Tiny particle may decide our universe's fate
New York: The universe may end in another 10 billion years or sooner if the heaviest of all the known elementary particles - the top quark - is even heavier than previously thought, scientists say.
The protons and neutrons that make up the nuclei of atoms are made of elementary particles known as quarks. Protons and neutrons are made up of the lightest and most stable flavours of quark: the up quark and down quark.
The heaviest and most unstable flavour of quark is the top quark, which current experiments suggest is about 184 times heavier than the proton.
Now, theoretical physicists have found that if the top quark is heavier than currently thought, the energy suffusing the vacuum of empty space may one day destabilise.
"If the vacuum destabilises, we would all die," said researcher Sean Carroll, a theoretical physicist at the California Institute of Technology, LiveScience reported.
First, microscopic bubbles would appear and affect the Higgs field, which pervades space and is responsible for the masses of particles such as electrons and quarks.
Those tiny bubbles in space, however, would cause the Higgs field to have lower energy than its current value.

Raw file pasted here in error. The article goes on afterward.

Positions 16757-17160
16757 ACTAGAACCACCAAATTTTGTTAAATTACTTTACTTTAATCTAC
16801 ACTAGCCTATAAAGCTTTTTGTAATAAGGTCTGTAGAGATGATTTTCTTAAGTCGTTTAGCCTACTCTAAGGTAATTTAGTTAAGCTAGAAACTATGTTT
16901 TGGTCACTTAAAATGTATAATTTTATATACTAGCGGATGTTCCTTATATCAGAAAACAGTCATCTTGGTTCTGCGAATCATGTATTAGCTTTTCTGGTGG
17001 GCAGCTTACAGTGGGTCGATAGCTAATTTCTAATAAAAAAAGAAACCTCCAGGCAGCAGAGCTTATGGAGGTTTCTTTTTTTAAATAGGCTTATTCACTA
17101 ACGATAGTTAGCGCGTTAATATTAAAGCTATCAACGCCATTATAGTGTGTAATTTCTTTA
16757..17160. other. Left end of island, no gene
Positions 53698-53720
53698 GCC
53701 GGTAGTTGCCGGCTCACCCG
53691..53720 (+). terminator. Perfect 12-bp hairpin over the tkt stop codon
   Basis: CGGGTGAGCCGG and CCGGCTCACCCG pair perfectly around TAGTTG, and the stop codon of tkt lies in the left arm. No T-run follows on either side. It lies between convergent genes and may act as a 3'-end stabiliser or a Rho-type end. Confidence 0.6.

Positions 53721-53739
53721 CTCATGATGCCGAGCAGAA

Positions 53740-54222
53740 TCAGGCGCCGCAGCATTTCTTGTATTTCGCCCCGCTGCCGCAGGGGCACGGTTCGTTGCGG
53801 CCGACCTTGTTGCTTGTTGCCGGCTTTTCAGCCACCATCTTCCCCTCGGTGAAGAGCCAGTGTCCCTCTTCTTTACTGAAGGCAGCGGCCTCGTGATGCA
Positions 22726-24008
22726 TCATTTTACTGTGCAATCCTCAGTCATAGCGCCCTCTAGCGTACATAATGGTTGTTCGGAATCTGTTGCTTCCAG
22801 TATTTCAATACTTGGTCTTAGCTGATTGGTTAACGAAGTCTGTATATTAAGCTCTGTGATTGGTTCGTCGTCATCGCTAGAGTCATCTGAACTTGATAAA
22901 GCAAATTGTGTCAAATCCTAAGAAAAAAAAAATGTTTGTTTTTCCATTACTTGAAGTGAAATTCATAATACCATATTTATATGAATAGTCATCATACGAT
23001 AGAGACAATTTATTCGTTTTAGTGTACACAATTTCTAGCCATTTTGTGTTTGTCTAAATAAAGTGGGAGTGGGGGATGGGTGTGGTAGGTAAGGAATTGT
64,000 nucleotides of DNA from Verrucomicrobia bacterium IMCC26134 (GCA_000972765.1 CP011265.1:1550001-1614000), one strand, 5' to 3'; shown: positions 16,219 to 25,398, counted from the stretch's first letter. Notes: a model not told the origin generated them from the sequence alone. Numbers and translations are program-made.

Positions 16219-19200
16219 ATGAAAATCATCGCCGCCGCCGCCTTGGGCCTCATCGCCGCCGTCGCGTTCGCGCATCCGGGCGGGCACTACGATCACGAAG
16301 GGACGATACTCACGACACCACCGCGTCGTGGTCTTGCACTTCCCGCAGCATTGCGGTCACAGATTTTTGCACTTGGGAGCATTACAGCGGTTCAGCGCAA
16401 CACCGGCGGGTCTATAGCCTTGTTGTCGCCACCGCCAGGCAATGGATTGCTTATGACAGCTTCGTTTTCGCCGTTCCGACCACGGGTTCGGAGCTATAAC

"These bubbles appear only rarely, but when they do, they expand at close to the speed of light," Carroll said.
If such a bubble were to hit Earth, the masses of all the particles that depend on the Higgs field would suddenly change and no living creature would survive.
These bubbles may appear every 20 billion years or so. In comparison, the universe is about 13.8 billion years old, so the universe may have 10 billion years or so left to live.
If the universe is not doomed by the top quark, it could face an even stranger fate - one dominated by so-called Boltzmann Brains - in which any random event, no matter how unlikely, could happen, given enough time.
However, if the top quark is massive enough to potentially doom all life, then the energy of the vacuum would be low enough to avoid the concept of Boltzmann Brains.
"We're not arguing that Boltzmann Brains exist - we're trying to avoid them," Carroll said.
In order "to bring on rapid cosmic doomsday and avoid the Boltzmann Brain menace," the top quark's mass needs to be about 178 billion electron volts, corresponding to 188 times the mass of the proton, Carroll said.
This is about 3 per cent heavier than the top quark's current measured mass of 173 billion electron volts, "but there are uncertainties on that measurement, and the top quark could easily be a few billion electron volts heavier than we think," he added.